Swimming from Europe to Asia (The Hard Way)
Huge waves and winds—and a valuable lesson—at the 2012 Hellespont race
When I stopped swimming to poke my head above the huge waves, I was met with a horrifying sight: nothing. No boats, no other swimmers.
As I floated to the crest of another six-foot swell, I could see the starting line and the crowds of people cheering. What am I doing here? Am I really going to do this?
With another wave, they disappeared and I decided. I swam on.
At the Hellespont, four miles of water separate Europe from Asia. In October, my challenge was to swim it.
I have pushed my body to the limit more than a few times. I’ve completed an Ironman triathlon, run a marathon in Antarctica and summited a 20,305 foot tall mountain in the Nepal Himalayas. I’ve been in two war zones, was kidnapped in Kathmandu as a 16-year-old, and found myself face-to-face with a great white shark in South Africa. But the Hellespont swim linked survival to fitness more closely than any of these experiences.
The Hellespont swim race is an annual event held in the Turkish resort town of Canakkale, located on the banks of the Hellespont just miles from the ruins of ancient Troy.
The Cannakale Rotary Club, the race organizer, hosted a cocktail party on the eve of the race. Amid all of the hype was a bit of unwelcome news — forecasters predicted winds gusting more than 30 knots and seas as high as six feet. The organizer of the foreign contingent warned us, “If you have never swam in conditions like these, DO NOT SWIM TOMORROW.”
I think we all were waiting for someone to step up and decide the race was off. But no one was willing to let go of their hope after months of training and a trip halfway around the world.
On the day of the race, the weather was even worse than the forecast. The waves were enormous. Large swells and gusting wind kicked the surface into a frenzied mess of white-water and chop. I had never been in conditions like these in a boat, much less as a swimmer.
A long concrete dock served as the starting area for the swim. On one side were the foreign swimmers in their red caps, on the other, the Turks wearing yellow swim caps.
Were we really going to do this? I jumped in place and flapped my arms trying to stay loose. I looked out across the churning sea, If I were there alone, I would never consider it possible to swim the strait in this weather.
At the sound of the starting gun we filed into the water like a mass of sheep herded to walk the plank. I leapt from the dock and plunged into the churning water below. About 50 swimmers abandoned the race within the first few hundred feet, wisely deciding to call it a day.
I swam hard and pushed to the front of the pack. When I turned my head to breathe, a wave would sometimes crash over my head, leaving me with a lungful of sea water. After a few minutes I learned to keep my mouth shut for a split second before I inhaled to be sure I was opening my mouth to air.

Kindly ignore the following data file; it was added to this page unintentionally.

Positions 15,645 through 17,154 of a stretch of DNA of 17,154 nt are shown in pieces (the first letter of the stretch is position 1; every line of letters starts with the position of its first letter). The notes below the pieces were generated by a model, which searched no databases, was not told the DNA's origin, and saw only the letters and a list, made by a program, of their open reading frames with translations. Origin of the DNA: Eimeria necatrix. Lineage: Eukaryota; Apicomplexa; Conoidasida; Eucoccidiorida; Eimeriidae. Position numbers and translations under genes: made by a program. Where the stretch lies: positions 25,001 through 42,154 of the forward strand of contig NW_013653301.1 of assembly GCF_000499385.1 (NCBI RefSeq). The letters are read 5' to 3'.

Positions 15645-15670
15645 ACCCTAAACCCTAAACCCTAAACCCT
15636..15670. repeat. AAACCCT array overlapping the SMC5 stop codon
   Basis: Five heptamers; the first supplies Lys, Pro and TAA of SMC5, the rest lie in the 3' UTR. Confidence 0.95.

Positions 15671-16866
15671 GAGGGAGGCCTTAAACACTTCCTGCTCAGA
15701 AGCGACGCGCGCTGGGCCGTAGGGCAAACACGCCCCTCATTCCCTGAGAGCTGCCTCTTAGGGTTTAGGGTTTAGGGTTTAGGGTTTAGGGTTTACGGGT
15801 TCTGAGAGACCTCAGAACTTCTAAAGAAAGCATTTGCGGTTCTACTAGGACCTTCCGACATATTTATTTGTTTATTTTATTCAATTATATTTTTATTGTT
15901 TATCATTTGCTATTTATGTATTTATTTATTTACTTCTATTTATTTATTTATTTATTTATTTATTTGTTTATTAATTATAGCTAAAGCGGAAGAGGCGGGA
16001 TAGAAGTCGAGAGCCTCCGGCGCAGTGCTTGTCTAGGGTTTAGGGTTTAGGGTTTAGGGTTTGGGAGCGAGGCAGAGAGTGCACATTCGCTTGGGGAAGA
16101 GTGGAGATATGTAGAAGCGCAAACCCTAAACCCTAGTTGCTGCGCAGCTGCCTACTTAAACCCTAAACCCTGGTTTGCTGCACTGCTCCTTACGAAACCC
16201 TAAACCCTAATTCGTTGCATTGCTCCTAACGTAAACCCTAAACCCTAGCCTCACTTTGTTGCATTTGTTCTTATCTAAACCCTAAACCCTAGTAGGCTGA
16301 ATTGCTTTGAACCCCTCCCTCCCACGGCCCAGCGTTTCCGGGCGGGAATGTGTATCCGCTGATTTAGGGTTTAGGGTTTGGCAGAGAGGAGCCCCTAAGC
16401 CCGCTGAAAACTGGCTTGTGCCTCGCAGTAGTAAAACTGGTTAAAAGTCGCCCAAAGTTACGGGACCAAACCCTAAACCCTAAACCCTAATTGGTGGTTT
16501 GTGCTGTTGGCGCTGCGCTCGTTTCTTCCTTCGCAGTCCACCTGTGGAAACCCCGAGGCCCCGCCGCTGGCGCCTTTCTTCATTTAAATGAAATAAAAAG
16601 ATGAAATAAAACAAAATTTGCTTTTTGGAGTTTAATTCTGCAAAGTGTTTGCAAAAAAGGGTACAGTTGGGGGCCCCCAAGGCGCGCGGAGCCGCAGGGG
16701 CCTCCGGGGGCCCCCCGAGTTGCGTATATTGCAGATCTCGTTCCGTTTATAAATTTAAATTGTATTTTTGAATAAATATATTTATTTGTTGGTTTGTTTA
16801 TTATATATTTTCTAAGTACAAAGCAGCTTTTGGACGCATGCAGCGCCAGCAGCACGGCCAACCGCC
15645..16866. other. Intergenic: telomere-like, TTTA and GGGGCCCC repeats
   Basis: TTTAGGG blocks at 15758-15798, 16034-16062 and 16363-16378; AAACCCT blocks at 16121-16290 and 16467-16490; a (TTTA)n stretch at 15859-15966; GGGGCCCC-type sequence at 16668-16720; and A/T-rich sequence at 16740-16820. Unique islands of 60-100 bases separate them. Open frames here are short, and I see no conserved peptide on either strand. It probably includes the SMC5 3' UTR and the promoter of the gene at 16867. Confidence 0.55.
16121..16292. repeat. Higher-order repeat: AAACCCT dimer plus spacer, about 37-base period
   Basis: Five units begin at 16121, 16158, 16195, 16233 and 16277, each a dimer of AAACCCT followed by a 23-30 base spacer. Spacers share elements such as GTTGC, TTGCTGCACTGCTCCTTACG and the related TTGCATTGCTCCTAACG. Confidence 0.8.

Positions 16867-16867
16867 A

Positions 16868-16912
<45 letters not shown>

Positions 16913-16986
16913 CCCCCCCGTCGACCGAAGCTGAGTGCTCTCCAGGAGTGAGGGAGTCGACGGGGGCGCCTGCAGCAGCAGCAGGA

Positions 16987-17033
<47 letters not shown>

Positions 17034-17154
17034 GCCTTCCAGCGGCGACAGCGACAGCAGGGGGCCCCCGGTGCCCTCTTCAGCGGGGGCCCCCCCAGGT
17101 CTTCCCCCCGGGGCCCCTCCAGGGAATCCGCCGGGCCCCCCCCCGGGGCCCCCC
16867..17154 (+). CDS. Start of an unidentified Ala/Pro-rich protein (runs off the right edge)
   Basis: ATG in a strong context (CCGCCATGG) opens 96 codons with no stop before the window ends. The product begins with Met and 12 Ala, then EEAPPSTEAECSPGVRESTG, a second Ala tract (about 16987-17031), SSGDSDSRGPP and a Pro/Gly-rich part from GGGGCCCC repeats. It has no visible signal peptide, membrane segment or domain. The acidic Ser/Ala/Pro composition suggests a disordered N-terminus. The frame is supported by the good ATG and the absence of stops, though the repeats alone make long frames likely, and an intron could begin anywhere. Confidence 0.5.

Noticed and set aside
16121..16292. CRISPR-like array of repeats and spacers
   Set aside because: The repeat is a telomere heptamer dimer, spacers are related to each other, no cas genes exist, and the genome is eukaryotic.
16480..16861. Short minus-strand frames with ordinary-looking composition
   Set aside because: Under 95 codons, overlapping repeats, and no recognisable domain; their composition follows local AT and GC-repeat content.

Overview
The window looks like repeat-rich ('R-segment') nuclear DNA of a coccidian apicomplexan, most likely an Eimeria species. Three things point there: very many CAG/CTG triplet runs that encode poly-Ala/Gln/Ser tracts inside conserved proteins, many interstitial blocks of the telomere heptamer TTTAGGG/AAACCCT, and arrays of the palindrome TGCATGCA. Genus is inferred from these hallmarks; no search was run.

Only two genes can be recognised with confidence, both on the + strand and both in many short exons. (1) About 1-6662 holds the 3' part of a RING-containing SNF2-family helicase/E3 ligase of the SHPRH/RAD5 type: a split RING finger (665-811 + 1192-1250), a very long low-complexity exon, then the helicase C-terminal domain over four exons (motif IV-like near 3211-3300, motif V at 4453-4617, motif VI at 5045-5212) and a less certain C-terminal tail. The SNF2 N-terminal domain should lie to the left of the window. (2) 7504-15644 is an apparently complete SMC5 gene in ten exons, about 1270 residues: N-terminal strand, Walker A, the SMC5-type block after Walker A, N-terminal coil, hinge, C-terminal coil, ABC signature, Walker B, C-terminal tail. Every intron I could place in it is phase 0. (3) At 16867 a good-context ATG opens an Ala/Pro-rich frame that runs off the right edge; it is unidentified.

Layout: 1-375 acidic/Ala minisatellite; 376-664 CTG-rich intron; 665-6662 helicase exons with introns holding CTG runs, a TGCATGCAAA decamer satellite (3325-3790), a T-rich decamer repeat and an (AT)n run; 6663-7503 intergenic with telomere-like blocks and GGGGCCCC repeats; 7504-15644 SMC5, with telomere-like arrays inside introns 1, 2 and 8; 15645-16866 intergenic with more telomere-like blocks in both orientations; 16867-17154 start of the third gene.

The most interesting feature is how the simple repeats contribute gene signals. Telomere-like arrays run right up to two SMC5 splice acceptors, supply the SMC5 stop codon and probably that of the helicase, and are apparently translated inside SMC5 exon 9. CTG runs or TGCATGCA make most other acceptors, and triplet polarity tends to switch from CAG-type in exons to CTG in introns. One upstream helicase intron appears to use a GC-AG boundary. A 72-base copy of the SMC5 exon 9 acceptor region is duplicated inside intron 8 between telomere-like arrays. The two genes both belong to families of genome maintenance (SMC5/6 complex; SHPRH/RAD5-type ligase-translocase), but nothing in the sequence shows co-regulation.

This is when I stopped to take my bearings. I knew that from this point on, my life was in my own hands.
With my breathing technique, I was able to press on without inhaling so much water, and I found a way of swimming that didn’t fight the waves—there was a rhythm to the swells that I could match with my stroke. Soon the swimming began to feel effortless and my mind drew inward. I was staring down into the dark blue void of the strait’s deep waters, my concentration only interrupted when I would pop my head up to check my bearing on the opposite shore.
I breathed to my right, in the lee of the wind and waves and continued to navigate by keeping the sun in the same spot every time I took a breath. I had no concept of time. I was fully immersed in my thoughts and in the overwhelming physical sensations.
I’ve felt this way before in the mountains. When a sensory experience overcomes you, the body’s suffering registers on an intellectual level, but you remain unaffected. You feel your true strength, and your imagined limits for your body are now only at the threshold of what you can endure.
The end of the race happened in an instant. One moment the shore seemed impossibly far away, and the next I could see individual people walking along the seawall of the port in front of me.
Other swimmers began to appear out of the murk. First one, then another, and then suddenly I was in a group of about a half-dozen bodies churning for the finish. The shore was lined with thousands of spectators and the energy of the finish was amazing. The deep blue void gave way to the rising sea floor. Ten strokes, five, two… I put my feet down on the ground and stood up with a wobble as blood rushed out of my pumped-up upper body muscles and back into my legs. The lifeguards waiting on the finish ramp patted me on the back, and I climbed up the ramp and out of the water.
I was done.
In the end, more than half of the swimmers failed to reach the finish and had to be rescued by the motley collection of fishing vessels that served as our lifeboats.
That night we all had more than a few beers in celebration. The challenge of the experience and the final realization of success fused into an overwhelming desire to relate the experience to others.
The greatest moments in life are when you ignore the risk of failure and test yourself where success is not guaranteed, or maybe not even likely. That is when you discover an inner strength long dormant and ignored.
Jon Krakauer said: “It’s not always necessary to be strong, but to feel strong.”
I felt strong the day I swam from Europe to Asia.